Student looks to raise environmental awareness through Meatless Mondays

May 9, 2016

Halle Thornton
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Senior geography and environmental studies major Megan Hedley has been a vegetarian for eight years and hopes that UCCS will continue what she started.

Hedley’s goal is to bring awareness to environmental issues caused by eating meat with Meatless Mondays, a world-wide campaign that started in 2003 to encourage people to go vegetarian for at least one day a week.

“Meatless Mondays is a widespread thing, but I wanted to focus on bringing it specifically to UCCS,” said Hedley.

Hedley said she hopes Meatless Mondays educates students about healthy eating habits and the environmental dangers that eating meat causes.

“Not eating meat for one day can save enough water to wash your car 15 times,” said Hedley.

UCCS has options when it comes to going vegetarian, and Hedley wants students to know those options and to be aware of how they can change their diet to help the planet.

Students are not aware of the excessive carbon emissions that processing and eating meat causes, she said.

Hedley said she hopes that talking to students about the harmful aspects to animals and the environment will change the way students choose to diet.

“When you introduce an environmental aspect to it, students are more prone to listen,” Hedley said.

Volunteer coordinator for the Office of Sustainability Maryah Lauer said that Hedly was inspired by the movie “Cowspiracy” and wanted to do more to promote vegetarian and vegan meals at UCCS.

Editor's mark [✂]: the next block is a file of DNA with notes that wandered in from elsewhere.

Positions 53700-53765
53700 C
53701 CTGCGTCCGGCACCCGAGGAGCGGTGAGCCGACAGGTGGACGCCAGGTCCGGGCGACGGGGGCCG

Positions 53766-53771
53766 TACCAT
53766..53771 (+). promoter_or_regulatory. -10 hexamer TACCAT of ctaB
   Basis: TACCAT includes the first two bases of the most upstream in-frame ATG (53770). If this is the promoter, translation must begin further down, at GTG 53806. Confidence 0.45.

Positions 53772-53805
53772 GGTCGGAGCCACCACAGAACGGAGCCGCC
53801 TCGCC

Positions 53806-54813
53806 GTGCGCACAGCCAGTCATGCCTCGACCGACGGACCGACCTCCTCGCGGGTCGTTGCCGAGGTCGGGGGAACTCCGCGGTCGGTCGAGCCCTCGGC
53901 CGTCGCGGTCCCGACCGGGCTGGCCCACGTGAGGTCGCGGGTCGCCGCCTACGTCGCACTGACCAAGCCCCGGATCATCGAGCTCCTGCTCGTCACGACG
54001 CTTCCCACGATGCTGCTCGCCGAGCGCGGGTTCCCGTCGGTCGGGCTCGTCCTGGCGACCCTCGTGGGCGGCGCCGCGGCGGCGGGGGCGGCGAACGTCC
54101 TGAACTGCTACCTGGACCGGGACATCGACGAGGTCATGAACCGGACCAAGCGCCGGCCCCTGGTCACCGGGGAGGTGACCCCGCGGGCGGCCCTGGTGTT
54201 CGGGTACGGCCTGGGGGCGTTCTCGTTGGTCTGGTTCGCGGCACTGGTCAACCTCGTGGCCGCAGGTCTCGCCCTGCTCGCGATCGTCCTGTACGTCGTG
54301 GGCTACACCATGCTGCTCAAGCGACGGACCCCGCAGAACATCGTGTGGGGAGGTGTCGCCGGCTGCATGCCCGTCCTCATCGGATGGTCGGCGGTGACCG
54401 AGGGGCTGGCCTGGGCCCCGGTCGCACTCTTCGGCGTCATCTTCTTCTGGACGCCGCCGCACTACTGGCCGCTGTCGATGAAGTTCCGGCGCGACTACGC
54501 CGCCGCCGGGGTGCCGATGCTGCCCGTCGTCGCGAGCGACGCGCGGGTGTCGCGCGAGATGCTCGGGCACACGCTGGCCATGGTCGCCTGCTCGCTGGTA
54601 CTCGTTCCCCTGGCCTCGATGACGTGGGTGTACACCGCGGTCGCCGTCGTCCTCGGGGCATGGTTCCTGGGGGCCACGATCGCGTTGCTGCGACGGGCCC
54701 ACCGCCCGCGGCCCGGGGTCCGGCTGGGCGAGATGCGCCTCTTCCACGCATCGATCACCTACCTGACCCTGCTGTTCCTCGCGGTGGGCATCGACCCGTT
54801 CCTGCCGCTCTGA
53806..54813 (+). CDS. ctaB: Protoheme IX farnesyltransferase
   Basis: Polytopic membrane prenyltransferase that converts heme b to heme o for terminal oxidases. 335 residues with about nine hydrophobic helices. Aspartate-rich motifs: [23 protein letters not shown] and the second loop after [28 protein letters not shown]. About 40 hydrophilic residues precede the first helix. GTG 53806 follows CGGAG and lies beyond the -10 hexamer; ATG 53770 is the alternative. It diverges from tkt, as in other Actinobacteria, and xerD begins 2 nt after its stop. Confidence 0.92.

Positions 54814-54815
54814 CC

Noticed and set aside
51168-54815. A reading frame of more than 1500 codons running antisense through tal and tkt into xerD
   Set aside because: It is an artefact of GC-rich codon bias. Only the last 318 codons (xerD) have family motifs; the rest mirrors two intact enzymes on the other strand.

“Megan began tabling outside Café 65 and primarily focused on educating UCCS students about the environmental impacts caused by meat production,” said Lauer.

Hedley said she is passionate about being a vegetarian but understands that going completely vegetarian on campus would never happen because students might not be in favor of the change. Devoting one day a week to no meat can be more reasonable, she said.

Hedley will work in Rocky Mountain National Park as a conservationist and a specialist in endangered species and climate change after graduation, but she hopes that UCCS will continue promoting Meatless Mondays.

Hedley said that she hopes a summer intern will work with the Office of Sustainability to continue what she has yet to finish when it comes to Meatless Mondays.

“I will always promote it one way or another.”

She worked with the Office of Sustainability in February, and has participated in events on campus such as Sustainnovation, the Earth Day Celebration and tabled at the Health Fair to promote Meatless Mondays.

Hedley said she speaks to members of her sorority, Phi Sigma Sigma, to encourage them to try going vegetarian for at least one day a week.

Hedley said she also contacted Student Recruitment to help promote Meatless Mondays to incoming students.

“Eventually we would like to see more vegetarian and vegan meals offered at the different dining locations around campus, but I think Megan’s Meatless Mondays campaign was a good start,” said Lauer.